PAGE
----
|Adventure by Ben Harvey|
Is their writing that's done for the screen better than their writing for paper, or vice-versa? I don't know. But what I do know is that I need to prepare my students for both types of composition, at least for the immediate future. And I also know that students now need to understand how to access and assess information from a lot of different sources. For example, some of these databases and resources I use are open; others are locked behind paywalls or only accessible through library subscriptions (more on that later).
If you're interested in doing this yourself, here is some information about the resources and databases the students use as they blog and discuss their findings:
- Read some Opposing Viewpoints about a current political issue.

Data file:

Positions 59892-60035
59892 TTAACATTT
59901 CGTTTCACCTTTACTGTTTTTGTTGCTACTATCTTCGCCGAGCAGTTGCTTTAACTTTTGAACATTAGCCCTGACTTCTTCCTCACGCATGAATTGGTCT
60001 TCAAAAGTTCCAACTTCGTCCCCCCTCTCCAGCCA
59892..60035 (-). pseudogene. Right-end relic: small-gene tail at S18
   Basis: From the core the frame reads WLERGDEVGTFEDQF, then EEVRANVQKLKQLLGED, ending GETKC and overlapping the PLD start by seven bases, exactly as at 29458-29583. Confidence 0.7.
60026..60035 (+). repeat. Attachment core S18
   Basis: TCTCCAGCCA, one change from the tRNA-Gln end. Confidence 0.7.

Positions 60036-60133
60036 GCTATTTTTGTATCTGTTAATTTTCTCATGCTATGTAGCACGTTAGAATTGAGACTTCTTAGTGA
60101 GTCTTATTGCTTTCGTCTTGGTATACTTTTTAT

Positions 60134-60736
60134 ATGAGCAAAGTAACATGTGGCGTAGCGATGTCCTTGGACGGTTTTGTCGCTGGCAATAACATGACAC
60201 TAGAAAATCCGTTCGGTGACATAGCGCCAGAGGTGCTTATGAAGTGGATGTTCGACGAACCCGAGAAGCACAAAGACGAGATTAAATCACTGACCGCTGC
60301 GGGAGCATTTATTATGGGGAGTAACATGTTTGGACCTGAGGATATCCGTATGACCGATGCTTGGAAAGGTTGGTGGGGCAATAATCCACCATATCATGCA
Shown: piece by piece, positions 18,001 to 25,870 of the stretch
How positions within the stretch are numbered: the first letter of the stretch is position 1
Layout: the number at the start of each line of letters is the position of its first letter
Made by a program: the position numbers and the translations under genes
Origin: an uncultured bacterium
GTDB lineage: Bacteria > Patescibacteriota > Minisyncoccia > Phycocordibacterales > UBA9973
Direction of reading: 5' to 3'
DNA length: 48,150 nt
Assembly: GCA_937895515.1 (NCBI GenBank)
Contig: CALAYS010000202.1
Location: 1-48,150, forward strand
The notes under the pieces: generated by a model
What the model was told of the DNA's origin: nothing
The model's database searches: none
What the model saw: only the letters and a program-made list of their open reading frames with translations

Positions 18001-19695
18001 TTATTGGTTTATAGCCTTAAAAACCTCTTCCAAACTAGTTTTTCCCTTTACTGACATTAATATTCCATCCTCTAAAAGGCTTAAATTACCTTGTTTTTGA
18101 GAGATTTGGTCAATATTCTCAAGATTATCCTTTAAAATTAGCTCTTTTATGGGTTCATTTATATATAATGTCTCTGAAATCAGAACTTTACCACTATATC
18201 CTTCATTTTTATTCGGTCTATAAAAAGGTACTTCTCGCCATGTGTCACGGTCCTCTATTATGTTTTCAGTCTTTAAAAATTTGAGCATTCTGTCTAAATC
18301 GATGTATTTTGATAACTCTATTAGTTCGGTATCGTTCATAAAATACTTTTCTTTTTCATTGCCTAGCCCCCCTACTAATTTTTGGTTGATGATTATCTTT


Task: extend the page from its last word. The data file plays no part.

- Using the date range advanced search feature in Google, read recent news articles written about your topic.
- Search using the Gale database available through our school library.
- Search the EBSCO database, available to all students in our state.
- Use the Google top-level site operator, read the different types of information available through .org .edu .mil .gov .info etc.
- Interview experts with extensive knowledge of your topic.
- Search Twitter and blogs for real-time information. For this and all posts do the assessing credibility exercise